Lightning that Changes Colors

Last summer, where I live in Northern New Jersey, I encountered a particularly violent thunderstorm.

I remember seeing one lightning bolt that was actually green, then in less then a second go from blue to purple before vanishing.

I've heard of green lightning occuring usually in severe thunderstorms. Why is that?

:?
 
Last summer, where I live in Northern New Jersey, I encountered a particularly violent thunderstorm.

I remember seeing one lightning bolt that was actually green, then in less then a second go from blue to purple before vanishing.

I've heard of green lightning occuring usually in severe thunderstorms. Why is that?

:?

I have seen this as well... It is caused by the lightning striking a metallic object. Depending on the type of metal, a different color will result. I believe steel will give the lightning a greenish color...
 
Lightning affected by rain

I beg to differ!! It all depends on the perspective of the looker to the lightning. If there is rain present or the strike bolt was in a rain/hail core, the moisture in the rain/hail shaft will diffuse the light spectrum that you see.

The same green color is seen in the clouds themselves, particularly in the base of some high altitude storms. The height of the clouds and the perspective of the looker will affect the sunlight filtering thru. And by the time the light gets thru the clouds and is seen by the looker, only the green/blue part of the color spectrum is left.

There is another thread somewhere that refers to green color and hail.
There was an interesting discussion about the relationship of seeing the green color in the clouds and seeing hail later.

66b13cccca3d4bf3312eeb2c3d68a8d2.gif
 
Re: Lightning affected by rain

I beg to differ!! It all depends on the perspective of the looker to the lightning. If there is rain present or the strike bolt was in a rain/hail core, the moisture in the rain/hail shaft will diffuse the light spectrum that you see.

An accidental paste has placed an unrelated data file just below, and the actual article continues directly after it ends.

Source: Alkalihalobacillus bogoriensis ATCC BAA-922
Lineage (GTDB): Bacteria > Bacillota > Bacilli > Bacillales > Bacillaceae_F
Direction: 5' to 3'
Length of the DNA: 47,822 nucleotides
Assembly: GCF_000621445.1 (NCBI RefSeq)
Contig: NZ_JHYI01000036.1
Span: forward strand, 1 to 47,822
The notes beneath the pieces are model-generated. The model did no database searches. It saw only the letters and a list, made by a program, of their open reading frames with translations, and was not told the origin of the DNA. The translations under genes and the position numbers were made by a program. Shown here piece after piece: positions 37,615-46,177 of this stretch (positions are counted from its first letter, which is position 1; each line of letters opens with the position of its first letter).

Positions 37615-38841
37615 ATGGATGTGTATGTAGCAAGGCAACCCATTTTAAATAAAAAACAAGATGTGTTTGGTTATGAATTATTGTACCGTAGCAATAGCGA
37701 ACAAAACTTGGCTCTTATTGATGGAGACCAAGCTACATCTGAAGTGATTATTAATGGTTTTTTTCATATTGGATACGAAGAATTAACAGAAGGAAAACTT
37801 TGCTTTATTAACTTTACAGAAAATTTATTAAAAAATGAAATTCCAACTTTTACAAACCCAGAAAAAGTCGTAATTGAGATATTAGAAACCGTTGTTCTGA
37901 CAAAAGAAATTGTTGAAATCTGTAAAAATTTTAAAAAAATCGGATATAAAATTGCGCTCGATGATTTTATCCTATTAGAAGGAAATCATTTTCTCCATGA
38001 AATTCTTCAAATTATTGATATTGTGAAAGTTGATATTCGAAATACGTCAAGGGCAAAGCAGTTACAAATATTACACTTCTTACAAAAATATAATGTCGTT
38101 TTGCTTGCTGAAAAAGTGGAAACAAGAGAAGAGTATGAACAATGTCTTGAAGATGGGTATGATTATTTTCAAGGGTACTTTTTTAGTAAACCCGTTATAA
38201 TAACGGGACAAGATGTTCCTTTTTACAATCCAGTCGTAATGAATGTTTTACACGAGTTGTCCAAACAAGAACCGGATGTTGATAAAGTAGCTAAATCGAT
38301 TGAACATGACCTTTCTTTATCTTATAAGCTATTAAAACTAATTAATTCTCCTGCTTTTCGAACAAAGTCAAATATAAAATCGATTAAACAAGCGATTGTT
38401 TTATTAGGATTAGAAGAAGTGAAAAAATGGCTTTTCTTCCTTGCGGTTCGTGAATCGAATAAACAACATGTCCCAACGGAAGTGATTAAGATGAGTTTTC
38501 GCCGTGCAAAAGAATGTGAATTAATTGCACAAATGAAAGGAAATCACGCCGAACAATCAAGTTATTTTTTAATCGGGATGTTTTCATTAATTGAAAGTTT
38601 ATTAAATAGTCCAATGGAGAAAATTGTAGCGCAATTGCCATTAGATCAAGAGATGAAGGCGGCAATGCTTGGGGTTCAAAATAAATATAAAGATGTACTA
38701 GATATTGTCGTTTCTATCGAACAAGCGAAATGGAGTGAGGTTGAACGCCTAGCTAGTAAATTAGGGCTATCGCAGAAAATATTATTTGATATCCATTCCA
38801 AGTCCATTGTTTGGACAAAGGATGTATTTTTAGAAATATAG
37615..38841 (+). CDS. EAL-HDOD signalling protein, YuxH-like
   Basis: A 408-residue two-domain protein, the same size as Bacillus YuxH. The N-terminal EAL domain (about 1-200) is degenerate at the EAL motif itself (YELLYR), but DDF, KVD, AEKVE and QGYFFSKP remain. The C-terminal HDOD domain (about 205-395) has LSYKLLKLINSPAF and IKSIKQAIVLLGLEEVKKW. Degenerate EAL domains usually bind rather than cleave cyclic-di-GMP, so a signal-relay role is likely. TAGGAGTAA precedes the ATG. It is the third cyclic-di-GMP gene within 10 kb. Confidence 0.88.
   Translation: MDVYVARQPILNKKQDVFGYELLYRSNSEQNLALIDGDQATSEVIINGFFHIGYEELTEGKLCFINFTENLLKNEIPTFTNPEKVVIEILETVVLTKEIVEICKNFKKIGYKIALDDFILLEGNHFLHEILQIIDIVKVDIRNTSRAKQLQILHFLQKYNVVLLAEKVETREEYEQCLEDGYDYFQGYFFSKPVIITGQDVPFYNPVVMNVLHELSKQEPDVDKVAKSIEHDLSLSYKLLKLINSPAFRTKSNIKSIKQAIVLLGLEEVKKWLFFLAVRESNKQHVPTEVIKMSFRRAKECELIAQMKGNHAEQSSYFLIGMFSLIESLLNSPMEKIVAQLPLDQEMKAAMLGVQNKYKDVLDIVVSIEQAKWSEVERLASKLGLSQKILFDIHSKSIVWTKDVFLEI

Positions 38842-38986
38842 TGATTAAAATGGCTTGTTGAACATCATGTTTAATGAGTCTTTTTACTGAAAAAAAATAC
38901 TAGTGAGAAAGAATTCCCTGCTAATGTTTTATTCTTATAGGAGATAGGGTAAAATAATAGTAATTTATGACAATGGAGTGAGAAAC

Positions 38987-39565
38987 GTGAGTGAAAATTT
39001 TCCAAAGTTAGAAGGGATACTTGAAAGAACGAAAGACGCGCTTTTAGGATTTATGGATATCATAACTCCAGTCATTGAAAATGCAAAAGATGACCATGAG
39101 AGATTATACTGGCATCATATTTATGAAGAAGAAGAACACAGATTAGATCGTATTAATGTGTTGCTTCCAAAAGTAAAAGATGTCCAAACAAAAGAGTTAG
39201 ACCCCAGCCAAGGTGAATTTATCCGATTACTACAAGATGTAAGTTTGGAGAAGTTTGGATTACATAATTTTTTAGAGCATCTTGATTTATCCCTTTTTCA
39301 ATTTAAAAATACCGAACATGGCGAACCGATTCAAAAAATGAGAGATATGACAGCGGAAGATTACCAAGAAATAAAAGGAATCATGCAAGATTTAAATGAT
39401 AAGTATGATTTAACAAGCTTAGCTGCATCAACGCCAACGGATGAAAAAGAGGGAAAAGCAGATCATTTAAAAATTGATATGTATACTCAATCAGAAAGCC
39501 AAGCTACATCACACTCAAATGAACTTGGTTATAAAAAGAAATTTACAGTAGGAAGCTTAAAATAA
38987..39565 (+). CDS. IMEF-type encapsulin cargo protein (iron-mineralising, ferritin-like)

The same green color is seen in the clouds themselves, particularly in the base of some high altitude storms. The height of the clouds and the perspective of the looker will affect the sunlight filtering thru. And by the time the light gets thru the clouds and is seen by the looker, only the green/blue part of the color spectrum is left.

There is another thread somewhere that refers to green color and hail.
There was an interesting discussion about the relationship of seeing the green color in the clouds and seeing hail later.

66b13cccca3d4bf3312eeb2c3d68a8d2.gif

True. I am not sure where I heard my theory, but the lightning I was referring to occured during the night. The lightning occured with a very thin band of convection along an intense cold front, and once the actual front blew through, the lightning became pretty intense for about 15 minutes. Most of the lightning was the usual white/blue color. I happen to live a few miles from a cell phone tower, and some other broadcasting tower, and when the lightning would strike these objects, it would turn the whole bolt green.
 
I heard various things over the years, from the amount of background light, the amount of moisture in the air, the different gases in the air, the lightning interacts with, different denisites, particulates, to name a few.

Mike
 
Distant lightning can appear orange, brown or yellow. As it gets closer, lightning becomes more blue and white in color. From a purely light spectrum perspective, lightning is white in color. Atmospheric conditions can filter the light (like a sunset) so it can appear in different colors to the viewer.

If there are multiple storms in the area, you might see several colors due to strikes being both close and far away.

Changing colors (particularly blue/green) during/after a strike are a result of an electrical flashover from the bolt hitting power lines.

One of my favorite lightning displays, the type that is high in the anvil of a supercell, can be deep blue in color!
 
you have smoke and other polutants at every level of the air, rain and hail shafts, temperature contrasts, and being "blinded by the light"

lots of reasons.
 
For whatever reason, we get alot of pink lightning down here. It is so pretty! Must be caused by all the ozone.....??

Pink lightning tends to occur in the evening and morning during low light levels.
 
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